These documents explain how the information produced from the Child Outcomes Summary process can be used to classify a child into one of the 5 reporting categories that make up the Office of Special Education Programs (OSEP) reporting requirement on child outcomes.
This calculator was designed to show what OSEP reporting categories are generated from all possible combinations of COS ratings at entry and exit. Open the file and be sure you are in the worksheet labeled "Tutor." Follow the instructions to see how different combinations of COS ratings leads to one of the 5 OSEP reporting categories. The tutor allows you to experiment with various combinations of outcomes ratings and progress question answers to see what OSEP category each combination produces.
This Excel file can be used (or adapted for use by someone who knows Excel) with large data sets of COS ratings (up to 12,000 rows). The calculator will use summary form ratings data to:
This document contains 3 tables. The first two tables show the OSEP reporting category generated from all possible combinations of COS ratings at entry and exit. The third table presents combinations of entrance and exit ratings that are impossible and provides explanations for why.
The ECO Center devised a summary statements calculator, which is a tool that allows states to take their OSEP progress category data for the three child outcomes and convert it to the summary statements which will be used for target setting. This calculator can be used by all states to generate percentages related to the summary statements, regardless of the child outcomes measurement approach. The summary statements for each of the three outcomes for Part C and 619 are the following:
These Microsoft Excel templates allow states to look at the statistical significance of change in summary statements from year to year and compares local performance on each summary statement to the state’s performance to see if the difference is statistically significant. The calculators also compute the 90% confidence interval around the state and local summary statement values. These tools can be used to identify important differences between year to year performance in a state and to identify local programs that are performing statistically higher or lower than the state. Confidence intervals can be used to understand the precision of the summary statement values; however, summary statement values with very large confidence intervals (more than ±5%) should be interpreted with caution.
This Microsoft Excel template allows states to look at the statistical significance of change in summary statements from year to year for local programs on each summary statement. The calculator also computes the 90% confidence interval around the local summary statement values. This tool can be used to identify important increases or decreased in year to year performance in local programs.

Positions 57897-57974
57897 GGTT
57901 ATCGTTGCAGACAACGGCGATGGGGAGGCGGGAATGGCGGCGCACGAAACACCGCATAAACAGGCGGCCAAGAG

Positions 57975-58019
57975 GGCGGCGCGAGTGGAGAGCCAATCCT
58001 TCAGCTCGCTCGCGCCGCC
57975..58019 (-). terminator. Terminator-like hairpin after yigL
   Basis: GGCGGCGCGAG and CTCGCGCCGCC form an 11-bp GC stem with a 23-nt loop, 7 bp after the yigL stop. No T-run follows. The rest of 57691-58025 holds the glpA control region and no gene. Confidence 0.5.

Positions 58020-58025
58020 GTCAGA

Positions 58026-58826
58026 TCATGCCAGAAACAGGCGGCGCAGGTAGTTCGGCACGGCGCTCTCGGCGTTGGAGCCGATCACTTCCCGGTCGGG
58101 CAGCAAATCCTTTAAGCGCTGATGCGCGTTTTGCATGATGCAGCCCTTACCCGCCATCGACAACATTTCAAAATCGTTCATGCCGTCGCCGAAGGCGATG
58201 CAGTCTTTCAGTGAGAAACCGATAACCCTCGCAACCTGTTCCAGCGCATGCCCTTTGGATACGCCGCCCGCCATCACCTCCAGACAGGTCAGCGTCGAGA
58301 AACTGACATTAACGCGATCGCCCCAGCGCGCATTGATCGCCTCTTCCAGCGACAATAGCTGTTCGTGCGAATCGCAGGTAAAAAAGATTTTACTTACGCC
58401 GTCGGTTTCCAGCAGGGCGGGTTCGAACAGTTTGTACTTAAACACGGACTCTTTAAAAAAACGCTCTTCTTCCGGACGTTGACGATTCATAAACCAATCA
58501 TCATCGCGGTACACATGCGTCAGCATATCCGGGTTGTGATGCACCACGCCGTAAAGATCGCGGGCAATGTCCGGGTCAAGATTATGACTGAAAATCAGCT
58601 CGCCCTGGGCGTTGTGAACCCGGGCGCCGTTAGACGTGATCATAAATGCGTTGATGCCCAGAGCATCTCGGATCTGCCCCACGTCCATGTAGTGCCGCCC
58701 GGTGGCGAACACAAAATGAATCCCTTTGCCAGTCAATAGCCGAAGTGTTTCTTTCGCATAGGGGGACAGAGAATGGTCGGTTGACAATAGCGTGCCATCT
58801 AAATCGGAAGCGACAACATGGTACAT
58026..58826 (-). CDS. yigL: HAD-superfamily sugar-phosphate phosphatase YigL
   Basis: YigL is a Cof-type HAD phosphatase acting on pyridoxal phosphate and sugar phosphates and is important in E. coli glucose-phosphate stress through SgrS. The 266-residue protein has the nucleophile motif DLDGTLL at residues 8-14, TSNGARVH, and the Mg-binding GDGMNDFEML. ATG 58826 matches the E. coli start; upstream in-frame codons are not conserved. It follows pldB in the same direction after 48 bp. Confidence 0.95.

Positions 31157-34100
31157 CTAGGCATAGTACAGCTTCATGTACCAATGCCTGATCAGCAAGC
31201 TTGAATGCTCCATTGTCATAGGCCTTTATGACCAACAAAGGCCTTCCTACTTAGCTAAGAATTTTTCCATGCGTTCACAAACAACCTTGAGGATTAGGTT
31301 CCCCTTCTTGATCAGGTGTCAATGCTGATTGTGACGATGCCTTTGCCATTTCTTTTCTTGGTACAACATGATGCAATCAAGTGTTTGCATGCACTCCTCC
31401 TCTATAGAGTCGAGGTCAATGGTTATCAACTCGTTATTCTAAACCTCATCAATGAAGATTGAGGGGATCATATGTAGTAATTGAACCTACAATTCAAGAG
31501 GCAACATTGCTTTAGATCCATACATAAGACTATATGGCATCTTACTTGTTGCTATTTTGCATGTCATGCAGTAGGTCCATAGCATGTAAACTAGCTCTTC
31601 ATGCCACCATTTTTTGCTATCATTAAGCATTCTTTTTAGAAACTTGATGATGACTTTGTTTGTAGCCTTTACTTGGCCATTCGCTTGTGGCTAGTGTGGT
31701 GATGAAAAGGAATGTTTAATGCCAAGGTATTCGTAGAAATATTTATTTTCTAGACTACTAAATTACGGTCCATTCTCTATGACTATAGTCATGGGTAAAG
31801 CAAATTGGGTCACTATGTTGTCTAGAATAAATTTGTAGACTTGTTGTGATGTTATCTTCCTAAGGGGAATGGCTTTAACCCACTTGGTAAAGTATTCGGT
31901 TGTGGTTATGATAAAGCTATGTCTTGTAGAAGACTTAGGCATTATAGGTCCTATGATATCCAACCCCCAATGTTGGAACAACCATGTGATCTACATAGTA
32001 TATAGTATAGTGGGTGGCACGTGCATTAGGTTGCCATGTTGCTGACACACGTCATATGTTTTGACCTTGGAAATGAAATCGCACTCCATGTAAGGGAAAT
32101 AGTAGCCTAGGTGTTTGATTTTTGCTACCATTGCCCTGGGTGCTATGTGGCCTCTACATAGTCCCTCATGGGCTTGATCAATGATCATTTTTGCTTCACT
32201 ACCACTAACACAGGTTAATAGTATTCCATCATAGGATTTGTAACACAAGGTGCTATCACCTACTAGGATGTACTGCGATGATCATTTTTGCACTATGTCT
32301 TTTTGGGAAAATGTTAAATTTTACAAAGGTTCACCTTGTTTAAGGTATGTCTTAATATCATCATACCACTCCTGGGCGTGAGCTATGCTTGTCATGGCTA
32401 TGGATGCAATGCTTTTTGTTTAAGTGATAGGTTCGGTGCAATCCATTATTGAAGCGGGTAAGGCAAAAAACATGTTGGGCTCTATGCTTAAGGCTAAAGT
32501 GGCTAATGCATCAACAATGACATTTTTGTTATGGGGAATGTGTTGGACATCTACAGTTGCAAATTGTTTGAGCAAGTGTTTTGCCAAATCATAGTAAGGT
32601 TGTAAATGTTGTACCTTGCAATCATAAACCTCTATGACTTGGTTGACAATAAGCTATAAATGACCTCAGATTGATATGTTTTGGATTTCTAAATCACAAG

This Excel-based calculator allows states to easily compute response rates for their family survey data and determine if the surveys they received are representative of the target population. The calculator uses a statistical formula to determine if two percentages (i.e., % of surveys received versus % of families in target population) should be considered different from each other. The user enters the values by subgroup and the calculator computes the statistical significance of the difference between the two percentages and highlights significant differences. Instructions about how to enter data into the calculator appear at the top of each tab.
These Microsoft Excel templates allow states to create longitudinal graphs of their state’s summary statements. After entering state summary statement data into the worksheet, users can copy and paste the graphs into other files such as presentations and reports. This longitudinal graphing template can also be used as part of a state’s initial broad data analysis efforts.
This Excel template can be used to create graphs comparing your family indicator data by local program.
The ECO Center devised a Microsoft Excel template that allows states to take their OSEP summary statements for the three child outcomes and compare them to the national estimates. After entering state summary statement data into the worksheet, users can copy and paste the graphs into other files such as presentations and reports. It also includes an option for states to compare the national progress categories to their state data. National data in the calculator are for FFY 2013, submitted by states in February, 2015.
This Microsoft Excel template allows states to compare their OSEP C4 family data to the national data in the three sub-indicator areas. States can also make comparisons to subgroups of states that use the same survey and scoring approach for the following: the FOS with recommended scoring, the FOS-Revised with recommended scoring, and the NCSEAM with Rasch scoring. States that use other scoring or surveys can graph their data using the comparison to national data. After entering your state's family data into the worksheet, the graphs can be copied and pasted into presentations, reports, and other files. National data in the calculator are for FFY 2013, submitted by states in February, 2015.
This workbook can be used to create graphs with your state child outcomes data compared to the unweighted average of the best states (who meet the national analysis quality criteria) in the same ITCA eligibility category from the national data.